Fun premise! A dome suddenly comes down over a town, utterly sealing it from the outside world. What happens to the town now that it is completely isolated from the outside world? Can anything get through the border? What happens to the air quality inside the dome? It's a fun plot and one of the strongest parts of the book is the advent of this dome and the immediate aftermath. The number of different perspectives and reactions shown feels very true to life (especially having experienced 2020). After that, the book loses some steam, but maintains a fairly good pace given its length.

I think the most impressive thing about this book is how King handles such a large cast of characters. I really feel like I got to know the entire town during the course of reading
Under the Dome
, which is both impressive but also necessary, as the point of the book really is about how this town as a character in of itself reacts to this apocalypse situation. The villain, Big Jim, is great. He reminds me of a lot of real life villains and the way he uses the disaster to take control hits almost a little too close to home.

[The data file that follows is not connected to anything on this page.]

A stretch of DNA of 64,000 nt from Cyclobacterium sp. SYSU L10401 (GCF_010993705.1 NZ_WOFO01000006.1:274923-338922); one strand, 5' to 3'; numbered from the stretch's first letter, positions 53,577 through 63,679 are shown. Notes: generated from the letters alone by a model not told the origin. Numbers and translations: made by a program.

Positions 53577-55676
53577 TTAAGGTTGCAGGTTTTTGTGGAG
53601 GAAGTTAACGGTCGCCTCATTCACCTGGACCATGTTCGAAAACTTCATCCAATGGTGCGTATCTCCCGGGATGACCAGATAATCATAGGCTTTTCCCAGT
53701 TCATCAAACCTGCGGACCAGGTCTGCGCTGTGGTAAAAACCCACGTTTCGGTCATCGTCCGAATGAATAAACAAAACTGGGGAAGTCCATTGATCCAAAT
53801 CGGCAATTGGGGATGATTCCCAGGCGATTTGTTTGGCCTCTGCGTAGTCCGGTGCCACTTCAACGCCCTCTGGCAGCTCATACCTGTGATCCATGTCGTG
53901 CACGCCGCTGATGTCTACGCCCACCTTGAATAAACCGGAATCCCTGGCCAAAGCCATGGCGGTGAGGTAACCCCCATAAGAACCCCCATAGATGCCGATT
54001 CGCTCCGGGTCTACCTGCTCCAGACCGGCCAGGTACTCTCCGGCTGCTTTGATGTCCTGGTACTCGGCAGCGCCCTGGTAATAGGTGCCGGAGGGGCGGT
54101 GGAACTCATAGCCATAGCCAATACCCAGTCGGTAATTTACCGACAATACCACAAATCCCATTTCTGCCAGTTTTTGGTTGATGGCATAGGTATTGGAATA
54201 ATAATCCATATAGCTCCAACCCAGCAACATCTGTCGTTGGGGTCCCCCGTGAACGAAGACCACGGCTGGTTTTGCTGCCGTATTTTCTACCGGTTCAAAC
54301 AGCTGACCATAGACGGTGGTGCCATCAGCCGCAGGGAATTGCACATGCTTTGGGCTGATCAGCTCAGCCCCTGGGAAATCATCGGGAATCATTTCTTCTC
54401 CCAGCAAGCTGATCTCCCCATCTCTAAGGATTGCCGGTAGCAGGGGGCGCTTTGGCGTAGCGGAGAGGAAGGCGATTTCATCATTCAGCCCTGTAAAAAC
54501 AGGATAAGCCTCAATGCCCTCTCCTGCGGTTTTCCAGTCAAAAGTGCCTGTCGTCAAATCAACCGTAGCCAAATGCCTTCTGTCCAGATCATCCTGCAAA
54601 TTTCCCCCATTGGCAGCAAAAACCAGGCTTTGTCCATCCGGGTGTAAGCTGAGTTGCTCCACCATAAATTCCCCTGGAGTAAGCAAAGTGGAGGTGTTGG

Despite that praise, this isn't really the kind of book that's going to get a super high score from me. I probably would never reread it. I tend to value character over plot and while yes there are *a lot of characters* that are generally distinct from one another, none of the main characters really have arcs so to speak - which means the end of the book didn't really leave me feeling or pondering anything. I don't think every story needs protagonists who grow or learn something about themselves - but in that case the other characters to be changing around the protagonists such as in
Back to the Future
. But Barbie is no Marty McFly.

The ending is like fine. I don't take issue with
the whole alien thing
like I've seen others on the internet do. It seems fitting with the plot and thematically relevant. I just wasn't left particularly satisfied or affected by the end of the book. None of the characters stayed with me really, except for maybe Big Jim. And, while he's an excellent villain, I was also left unsatisfied by his ending!